Most memoirs are simply that: a story of a person’s life.
Iowa native Sean Strub’s memoir “Body Count: A Memoir of Politics, Sex, AIDS, and Survival,” does more than just tell his exemplary personal history. It also details the history of the AIDS epidemic in the United States and the brave men and women who led the movement for education and equality.
Born and raised in Iowa, Strub became enamored with politics at a young age, landing a page position in the Iowa State Senate and in 1976, when he was 17, a coveted position in the U.S. Congress operating elevator number one. While his youthful exploits are charmingly explored in the opening sections of the book (including some great passages about the freedoms pages had to explore the chambers), this also was a time of great anxiety for Strub. As a young, gay man in the ’70s, “coming out wasn’t an option I even considered.”
When he picked up a copy of the Washington Blade, the weekly gay newspaper, and saw the paper “used real names and photographs of openly gay and lesbian people … I wondered if their parents were dead.”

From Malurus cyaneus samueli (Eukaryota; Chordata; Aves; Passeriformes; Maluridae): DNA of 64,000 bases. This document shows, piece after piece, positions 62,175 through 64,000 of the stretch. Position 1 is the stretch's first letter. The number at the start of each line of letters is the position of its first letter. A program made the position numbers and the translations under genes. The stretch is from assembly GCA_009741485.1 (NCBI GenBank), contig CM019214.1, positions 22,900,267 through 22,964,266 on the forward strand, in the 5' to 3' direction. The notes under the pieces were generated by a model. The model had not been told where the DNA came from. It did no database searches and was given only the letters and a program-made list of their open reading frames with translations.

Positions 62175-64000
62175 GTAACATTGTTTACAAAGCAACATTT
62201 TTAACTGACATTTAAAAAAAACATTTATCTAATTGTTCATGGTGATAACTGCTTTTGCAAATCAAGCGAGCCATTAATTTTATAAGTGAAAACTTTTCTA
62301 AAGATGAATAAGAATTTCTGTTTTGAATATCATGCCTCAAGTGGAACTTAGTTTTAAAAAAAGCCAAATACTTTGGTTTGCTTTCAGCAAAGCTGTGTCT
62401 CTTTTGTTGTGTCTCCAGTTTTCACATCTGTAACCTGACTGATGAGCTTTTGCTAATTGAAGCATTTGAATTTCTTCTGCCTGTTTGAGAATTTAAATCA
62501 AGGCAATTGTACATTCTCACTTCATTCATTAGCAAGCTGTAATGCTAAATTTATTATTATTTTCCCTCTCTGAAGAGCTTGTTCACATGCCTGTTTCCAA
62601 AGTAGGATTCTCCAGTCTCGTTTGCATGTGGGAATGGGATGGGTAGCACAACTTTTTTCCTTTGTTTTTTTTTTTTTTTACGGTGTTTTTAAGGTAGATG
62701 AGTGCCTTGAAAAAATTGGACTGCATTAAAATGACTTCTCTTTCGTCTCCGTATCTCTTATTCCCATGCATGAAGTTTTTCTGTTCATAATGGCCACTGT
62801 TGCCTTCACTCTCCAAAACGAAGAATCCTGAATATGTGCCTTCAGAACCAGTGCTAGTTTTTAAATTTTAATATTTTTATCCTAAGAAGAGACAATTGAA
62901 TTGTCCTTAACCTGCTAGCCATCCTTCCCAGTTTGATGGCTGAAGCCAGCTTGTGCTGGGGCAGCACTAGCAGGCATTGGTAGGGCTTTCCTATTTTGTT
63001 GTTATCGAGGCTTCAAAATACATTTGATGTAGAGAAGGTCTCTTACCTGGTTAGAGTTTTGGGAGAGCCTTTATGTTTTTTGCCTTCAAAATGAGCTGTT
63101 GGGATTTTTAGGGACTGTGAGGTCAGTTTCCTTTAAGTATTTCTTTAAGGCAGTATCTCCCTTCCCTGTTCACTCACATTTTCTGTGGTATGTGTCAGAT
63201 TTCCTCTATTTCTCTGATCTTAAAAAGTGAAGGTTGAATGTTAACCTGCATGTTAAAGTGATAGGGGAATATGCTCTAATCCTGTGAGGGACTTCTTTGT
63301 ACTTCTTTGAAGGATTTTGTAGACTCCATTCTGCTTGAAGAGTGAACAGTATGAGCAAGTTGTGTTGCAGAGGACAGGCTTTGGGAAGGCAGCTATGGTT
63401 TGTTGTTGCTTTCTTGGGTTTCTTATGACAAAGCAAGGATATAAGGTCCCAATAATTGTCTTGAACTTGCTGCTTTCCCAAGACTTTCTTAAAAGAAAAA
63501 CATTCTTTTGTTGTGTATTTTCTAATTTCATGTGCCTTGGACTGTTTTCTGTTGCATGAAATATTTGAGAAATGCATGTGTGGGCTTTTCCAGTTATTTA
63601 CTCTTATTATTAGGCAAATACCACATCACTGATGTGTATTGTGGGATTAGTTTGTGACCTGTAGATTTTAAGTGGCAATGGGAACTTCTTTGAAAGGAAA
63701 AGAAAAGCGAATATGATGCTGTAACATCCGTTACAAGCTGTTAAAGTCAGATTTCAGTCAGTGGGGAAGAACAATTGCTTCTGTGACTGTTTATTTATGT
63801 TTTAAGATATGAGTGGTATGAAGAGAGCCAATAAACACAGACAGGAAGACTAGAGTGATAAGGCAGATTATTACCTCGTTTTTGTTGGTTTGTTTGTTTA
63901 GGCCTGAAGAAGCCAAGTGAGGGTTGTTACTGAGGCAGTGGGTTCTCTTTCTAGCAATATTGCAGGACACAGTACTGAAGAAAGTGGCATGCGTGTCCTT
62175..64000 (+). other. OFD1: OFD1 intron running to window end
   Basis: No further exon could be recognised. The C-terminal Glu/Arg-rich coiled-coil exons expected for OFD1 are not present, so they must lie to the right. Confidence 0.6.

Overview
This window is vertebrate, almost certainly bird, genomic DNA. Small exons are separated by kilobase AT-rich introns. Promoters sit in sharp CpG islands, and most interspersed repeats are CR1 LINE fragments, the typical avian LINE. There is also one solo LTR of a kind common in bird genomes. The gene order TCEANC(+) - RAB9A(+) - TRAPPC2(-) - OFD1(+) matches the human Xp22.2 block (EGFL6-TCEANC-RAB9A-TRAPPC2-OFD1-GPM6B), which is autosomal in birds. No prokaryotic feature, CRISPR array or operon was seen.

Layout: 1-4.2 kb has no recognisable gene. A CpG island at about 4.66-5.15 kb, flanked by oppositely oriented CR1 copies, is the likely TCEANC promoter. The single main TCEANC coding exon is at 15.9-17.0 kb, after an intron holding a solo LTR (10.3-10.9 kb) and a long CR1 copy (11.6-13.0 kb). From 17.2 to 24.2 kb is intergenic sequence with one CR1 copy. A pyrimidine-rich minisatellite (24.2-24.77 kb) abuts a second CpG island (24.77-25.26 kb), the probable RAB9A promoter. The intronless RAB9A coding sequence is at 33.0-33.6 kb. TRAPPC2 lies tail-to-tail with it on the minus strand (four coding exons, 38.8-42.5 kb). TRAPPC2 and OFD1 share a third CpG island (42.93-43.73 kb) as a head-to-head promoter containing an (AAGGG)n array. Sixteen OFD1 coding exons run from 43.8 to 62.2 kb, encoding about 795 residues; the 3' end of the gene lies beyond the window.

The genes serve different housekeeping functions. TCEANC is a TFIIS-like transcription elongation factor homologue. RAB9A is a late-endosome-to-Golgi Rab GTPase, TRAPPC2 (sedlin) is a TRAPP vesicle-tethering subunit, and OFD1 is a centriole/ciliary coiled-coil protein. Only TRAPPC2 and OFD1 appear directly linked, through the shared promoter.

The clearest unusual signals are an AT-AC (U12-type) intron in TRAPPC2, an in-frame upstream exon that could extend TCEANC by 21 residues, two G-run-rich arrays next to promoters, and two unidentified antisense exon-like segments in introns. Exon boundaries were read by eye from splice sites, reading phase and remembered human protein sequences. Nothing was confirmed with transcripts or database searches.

Over the years, though, Strub’s life changed dramatically. He moved to New York where he felt free to express his sexuality openly for the first time. It is here where he falls in love, becomes an activist, founds POZ, “a general interest magazine reflecting the way [HIV+ people] lived” and battles AIDS himself.
But perhaps what makes “Body Count” so brilliant is the structure and pacing. Readers are privy to the honest, emotional story of Strub’s life while at the same time given wonderful insight into an important — and oft forgotten — chapter in United States history: the AIDS epidemic.
Strub weaves pivotal moments in gay and AIDS activism movement into his personal story, giving readers a full sense of the consequences and bias Strub faced on a daily basis, making this a heartfelt — and historically important — book.